|Matthew Henry's Concise Commentary|
22:30-34 It is well that there was on both sides a disposition to peace, as there was a zeal for God; for quarrels about religion, for want of wisdom and love, often prove the most fierce and difficult to be made up. Proud and peevish spirits, when they have passed any unjust blame on their brethren, though full evidence be brought of its unfairness, can by no means be persuaded to withdraw it. But Israel was not so prejudiced. They looked upon their brethren's innocence as a token of God's presence. Our brethren's zeal for the power of godliness, and faith and love, notwithstanding the fears of their breaking the unity of the church, are things of which we should be very glad to be satisfied. The altar was called ED, a witness. It was a witness of their care to keep their religion pure and entire, and would witness against their descendants, if they should turn from following after the Lord. Happy will it be when all professed Christians learn to copy the example of Israel, to unite zeal and steady adherence to the cause of truth, with candour, meekness, and readiness to understand each other, to explain and to be satisfied with the explanations of their brethren. May the Lord increase the number of those who endeavour to keep the unity of the Spirit in the bond of peace! may increasing grace and consolation be with all who love Jesus Christ in sincerity!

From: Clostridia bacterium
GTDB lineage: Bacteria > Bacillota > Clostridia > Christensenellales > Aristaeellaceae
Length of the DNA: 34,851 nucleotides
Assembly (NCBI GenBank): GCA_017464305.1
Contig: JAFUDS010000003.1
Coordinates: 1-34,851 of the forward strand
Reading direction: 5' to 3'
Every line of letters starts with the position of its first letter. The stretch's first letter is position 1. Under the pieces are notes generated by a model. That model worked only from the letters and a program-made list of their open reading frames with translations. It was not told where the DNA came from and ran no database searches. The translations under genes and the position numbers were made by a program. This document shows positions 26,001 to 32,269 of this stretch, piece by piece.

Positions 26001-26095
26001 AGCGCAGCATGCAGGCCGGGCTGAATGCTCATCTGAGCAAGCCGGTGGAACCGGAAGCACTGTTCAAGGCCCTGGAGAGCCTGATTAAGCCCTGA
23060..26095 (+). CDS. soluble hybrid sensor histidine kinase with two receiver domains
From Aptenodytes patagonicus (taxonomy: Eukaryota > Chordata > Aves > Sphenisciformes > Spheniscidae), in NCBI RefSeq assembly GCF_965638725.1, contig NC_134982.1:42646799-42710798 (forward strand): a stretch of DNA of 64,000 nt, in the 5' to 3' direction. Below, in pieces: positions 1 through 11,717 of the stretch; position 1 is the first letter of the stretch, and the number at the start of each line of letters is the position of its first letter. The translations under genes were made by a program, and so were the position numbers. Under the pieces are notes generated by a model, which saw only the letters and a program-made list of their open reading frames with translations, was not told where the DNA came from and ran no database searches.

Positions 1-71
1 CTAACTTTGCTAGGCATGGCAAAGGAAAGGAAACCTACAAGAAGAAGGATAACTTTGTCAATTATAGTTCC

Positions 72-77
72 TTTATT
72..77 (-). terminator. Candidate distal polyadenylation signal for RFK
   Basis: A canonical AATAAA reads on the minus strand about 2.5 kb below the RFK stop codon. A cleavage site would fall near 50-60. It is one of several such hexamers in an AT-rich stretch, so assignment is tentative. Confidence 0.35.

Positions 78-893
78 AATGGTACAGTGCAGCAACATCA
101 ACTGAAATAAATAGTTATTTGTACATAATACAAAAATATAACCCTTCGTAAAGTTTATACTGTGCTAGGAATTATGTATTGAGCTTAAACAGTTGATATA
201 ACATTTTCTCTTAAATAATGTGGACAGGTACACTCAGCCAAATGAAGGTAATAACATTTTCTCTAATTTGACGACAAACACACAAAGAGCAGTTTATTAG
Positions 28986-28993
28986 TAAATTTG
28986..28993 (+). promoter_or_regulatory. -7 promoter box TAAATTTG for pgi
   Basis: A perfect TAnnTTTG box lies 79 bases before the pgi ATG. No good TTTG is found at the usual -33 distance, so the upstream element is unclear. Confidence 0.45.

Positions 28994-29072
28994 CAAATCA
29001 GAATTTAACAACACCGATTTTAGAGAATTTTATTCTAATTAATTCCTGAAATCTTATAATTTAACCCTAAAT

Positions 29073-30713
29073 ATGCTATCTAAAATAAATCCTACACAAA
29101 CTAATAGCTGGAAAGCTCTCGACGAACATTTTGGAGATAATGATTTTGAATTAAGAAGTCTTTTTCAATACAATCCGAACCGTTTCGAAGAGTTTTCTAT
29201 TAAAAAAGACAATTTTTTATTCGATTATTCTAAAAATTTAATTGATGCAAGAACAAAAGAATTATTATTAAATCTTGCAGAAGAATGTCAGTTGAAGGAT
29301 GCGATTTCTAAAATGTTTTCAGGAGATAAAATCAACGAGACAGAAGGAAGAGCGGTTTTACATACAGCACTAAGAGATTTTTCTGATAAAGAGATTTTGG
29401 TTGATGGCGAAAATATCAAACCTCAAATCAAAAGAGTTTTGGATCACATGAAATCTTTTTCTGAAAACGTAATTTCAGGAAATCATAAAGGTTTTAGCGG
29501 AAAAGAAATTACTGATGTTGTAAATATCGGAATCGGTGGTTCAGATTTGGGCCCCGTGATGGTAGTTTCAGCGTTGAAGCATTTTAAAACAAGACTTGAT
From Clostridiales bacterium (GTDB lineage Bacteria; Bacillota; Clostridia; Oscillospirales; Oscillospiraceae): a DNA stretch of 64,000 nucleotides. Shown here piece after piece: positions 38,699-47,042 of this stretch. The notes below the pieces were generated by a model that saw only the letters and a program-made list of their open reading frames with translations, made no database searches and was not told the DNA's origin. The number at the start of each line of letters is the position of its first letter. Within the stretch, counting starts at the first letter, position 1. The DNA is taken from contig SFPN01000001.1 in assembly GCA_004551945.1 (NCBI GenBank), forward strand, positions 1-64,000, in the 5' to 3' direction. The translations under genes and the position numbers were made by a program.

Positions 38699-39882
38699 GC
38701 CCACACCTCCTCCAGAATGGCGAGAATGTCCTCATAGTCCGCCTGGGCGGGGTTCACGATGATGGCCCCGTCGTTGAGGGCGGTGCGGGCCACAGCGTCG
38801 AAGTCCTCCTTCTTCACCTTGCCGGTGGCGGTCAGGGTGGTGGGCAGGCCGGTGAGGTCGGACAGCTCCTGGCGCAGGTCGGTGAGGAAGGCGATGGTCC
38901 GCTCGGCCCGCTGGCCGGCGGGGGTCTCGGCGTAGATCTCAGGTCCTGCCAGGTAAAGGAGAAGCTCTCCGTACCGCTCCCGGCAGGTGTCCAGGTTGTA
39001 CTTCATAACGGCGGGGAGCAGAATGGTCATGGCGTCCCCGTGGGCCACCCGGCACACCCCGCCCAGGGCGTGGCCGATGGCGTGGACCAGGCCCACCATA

Verse 34. - Ed. This word is not in the original. It is found in some late MSS. and in the Syriac and Arabic versions, but not in the LXX. or Chaldee. Even in the MSS. which have it, the word is found sometimes before and sometimes after the Hebrew word signifying "altar." This may either be because, once omitted, it was conjecturally supplied, but it is more probable that it was never there at all. The passage may be rendered, "And the sons of Reuben and the sons of Gad gave a name to the altar, 'for it is a witness between us.'" But it seems more likely that the word "Ed," though not expressed, is in. tended to be understood. The LXX. and Vulgate give incorrect renderings of the passage. The Lord is God. Rather, as in 1 Kings 18:39, Jehovah is the God; that is, the one true God. Some MSS. have interpolated הוּא here from the above cited passage. Such altars, or mounds, of witness seem not to have been unusual among the Eastern nations (see Genesis 31:47-52).
Gill's Exposition of the Entire Bible
And the children of Reuben, and the children of Gad, called the altar Ed,.... Which signifies a "witness"; they caused such an inscription to be put upon it, or this word to be engraved on it, that so the intention of erecting it might be known in future time; that it was not for sacrifice, but to be a testimony of their being one with their brethren on the other side Jordan, in worship, faith, and fellowship:
for it shall be a witness between us that the Lord is God; is the one God, the God of them both, of all Israel, whether on the one or the other side of Jordan; to be worshipped by them in one and the same manner, and their sacrifices to be offered to him on his altar before the tabernacle.
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